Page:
Though I recognize that portions of the digest below will only pertain to certain groups within the community, I urge you to read the entire message.

Frequently Asked Questions

The university’s FAQ pages around COVID-19 are being updated regularly. Please visit the site if you have questions.

Using Face Masks on Campus

Both the CDC and the Commonwealth of Massachusetts are currently recommending that people wear masks in public settings to help prevent the spread of COVID-19, in addition to following other social-distancing measures like maintaining at least 6 feet between yourself and others.

Faculty and staff on campus must wear a face mask when out in public or near other people during work hours. Students need to do the same whenever they leave their private residences on campus, especially when they travel to places where it may be difficult to maintain social distancing. This includes wearing masks at dining centers, where Tufts Dining employees are putting their own health at risk in order to serve other members of the Tufts community.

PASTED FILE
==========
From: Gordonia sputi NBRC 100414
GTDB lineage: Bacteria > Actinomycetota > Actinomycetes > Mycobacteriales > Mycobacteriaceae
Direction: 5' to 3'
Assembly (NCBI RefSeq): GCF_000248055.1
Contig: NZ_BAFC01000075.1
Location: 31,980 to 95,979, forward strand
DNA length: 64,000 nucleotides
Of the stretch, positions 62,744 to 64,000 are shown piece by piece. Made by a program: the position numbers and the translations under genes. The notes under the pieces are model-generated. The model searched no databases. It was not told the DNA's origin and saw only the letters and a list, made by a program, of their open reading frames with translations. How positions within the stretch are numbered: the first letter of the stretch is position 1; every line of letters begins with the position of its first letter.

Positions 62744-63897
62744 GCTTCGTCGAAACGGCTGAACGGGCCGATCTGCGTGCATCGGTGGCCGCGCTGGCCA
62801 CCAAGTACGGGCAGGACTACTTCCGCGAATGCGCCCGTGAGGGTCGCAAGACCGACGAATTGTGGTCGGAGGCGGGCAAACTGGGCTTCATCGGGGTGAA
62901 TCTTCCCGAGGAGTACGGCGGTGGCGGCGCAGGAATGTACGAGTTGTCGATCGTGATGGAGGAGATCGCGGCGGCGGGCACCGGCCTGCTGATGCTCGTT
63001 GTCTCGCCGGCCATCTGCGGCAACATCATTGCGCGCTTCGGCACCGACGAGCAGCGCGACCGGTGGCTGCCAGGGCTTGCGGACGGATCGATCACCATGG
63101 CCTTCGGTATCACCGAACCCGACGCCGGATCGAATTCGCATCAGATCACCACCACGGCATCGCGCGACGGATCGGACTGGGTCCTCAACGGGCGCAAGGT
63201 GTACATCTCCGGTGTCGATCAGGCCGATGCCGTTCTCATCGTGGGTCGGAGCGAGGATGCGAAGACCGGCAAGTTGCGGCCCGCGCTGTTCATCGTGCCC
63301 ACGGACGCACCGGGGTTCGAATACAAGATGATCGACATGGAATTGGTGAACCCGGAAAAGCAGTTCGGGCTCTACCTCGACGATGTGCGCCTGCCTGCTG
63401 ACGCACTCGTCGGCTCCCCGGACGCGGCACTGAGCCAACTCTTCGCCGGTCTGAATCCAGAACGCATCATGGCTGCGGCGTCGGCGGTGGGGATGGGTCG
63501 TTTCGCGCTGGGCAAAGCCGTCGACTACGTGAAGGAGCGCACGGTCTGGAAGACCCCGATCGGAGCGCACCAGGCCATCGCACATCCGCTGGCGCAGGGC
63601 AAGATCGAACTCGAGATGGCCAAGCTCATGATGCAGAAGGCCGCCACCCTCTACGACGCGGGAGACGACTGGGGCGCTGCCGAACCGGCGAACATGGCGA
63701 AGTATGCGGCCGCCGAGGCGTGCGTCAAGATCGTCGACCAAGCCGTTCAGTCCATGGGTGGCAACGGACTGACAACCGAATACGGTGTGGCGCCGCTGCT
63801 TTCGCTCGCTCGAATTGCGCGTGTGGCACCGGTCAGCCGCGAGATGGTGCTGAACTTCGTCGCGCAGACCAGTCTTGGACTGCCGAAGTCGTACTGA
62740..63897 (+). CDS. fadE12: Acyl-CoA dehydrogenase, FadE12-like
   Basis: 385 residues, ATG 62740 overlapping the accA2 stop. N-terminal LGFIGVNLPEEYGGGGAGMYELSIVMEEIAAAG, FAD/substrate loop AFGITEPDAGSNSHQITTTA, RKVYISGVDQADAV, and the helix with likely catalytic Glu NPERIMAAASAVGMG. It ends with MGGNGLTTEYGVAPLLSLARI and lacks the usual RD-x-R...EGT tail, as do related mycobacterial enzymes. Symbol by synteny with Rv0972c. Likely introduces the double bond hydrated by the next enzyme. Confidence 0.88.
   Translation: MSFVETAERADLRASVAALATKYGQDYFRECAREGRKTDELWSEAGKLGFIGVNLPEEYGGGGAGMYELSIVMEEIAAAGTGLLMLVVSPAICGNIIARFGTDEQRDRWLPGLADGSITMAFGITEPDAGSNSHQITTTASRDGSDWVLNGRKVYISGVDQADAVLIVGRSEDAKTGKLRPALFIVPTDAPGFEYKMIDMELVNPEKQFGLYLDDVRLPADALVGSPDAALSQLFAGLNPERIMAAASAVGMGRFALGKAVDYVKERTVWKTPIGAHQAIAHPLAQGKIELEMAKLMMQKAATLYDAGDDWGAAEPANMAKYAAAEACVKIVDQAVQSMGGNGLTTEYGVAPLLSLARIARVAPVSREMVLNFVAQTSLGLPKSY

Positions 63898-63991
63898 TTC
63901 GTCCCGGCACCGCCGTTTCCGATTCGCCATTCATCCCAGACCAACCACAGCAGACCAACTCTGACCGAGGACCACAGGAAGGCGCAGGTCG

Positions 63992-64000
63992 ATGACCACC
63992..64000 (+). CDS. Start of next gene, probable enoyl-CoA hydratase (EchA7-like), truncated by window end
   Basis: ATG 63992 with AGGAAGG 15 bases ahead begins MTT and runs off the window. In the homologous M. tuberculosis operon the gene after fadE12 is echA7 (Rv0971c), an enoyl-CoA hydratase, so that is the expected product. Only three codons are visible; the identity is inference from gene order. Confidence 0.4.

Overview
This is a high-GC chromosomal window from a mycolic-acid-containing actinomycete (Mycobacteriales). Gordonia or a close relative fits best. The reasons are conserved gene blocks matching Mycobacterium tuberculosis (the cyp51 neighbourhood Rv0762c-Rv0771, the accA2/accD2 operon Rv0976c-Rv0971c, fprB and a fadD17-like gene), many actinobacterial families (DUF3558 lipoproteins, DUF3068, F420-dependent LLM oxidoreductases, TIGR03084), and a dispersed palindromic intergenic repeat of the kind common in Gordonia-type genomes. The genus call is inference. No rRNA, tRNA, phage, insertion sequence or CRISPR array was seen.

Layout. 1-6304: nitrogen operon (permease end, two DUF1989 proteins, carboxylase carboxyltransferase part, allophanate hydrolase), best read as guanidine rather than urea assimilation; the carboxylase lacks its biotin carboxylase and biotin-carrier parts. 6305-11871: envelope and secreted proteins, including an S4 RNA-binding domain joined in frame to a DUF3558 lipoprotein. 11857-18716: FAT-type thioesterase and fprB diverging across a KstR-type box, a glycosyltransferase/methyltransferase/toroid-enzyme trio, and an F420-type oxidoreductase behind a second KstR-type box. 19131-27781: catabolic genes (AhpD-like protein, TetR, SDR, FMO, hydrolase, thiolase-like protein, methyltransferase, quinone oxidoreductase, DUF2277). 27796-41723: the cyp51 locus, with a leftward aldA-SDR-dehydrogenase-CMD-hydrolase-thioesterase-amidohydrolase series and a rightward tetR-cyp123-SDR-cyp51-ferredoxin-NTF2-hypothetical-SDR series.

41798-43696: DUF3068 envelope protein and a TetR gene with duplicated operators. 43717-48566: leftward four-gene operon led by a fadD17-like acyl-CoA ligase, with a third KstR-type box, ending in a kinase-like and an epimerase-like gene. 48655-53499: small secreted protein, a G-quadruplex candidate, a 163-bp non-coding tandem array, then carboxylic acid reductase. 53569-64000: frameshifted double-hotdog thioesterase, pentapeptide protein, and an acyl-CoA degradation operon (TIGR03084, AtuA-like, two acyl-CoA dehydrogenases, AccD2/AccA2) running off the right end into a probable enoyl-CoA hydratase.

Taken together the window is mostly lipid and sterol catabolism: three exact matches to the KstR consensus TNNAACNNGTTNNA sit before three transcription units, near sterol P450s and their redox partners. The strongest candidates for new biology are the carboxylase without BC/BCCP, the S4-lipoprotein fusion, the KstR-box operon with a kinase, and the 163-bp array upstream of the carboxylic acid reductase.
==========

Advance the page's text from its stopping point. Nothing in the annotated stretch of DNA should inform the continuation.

Cloth face masks are recommended; they can be fashioned from scarves, bandanas, T-shirts, and other household items. Dust masks may also be used. Make sure your mask:

  • Fits snugly but comfortably against the side of the face
  • Is secured with ties or ear loops
  • Includes multiple layers of fabric
  • Allows for breathing without restriction
  • Can be able to be laundered and machine dried daily, or after each use, without damage or change to shape

Your Health

If you are concerned that you may have been exposed to the coronavirus, please contact your doctor for guidance. If you have had a positive COVID-19 test, please immediately notify so we can communicate with others who may have been exposed. If you have other questions or concerns, please contact the crisis communications center, which covers all campuses, at

As noted above, a reminder for anyone who needs to be on campus: following CDC recommendations, face masks are required for those on all campuses at Tufts.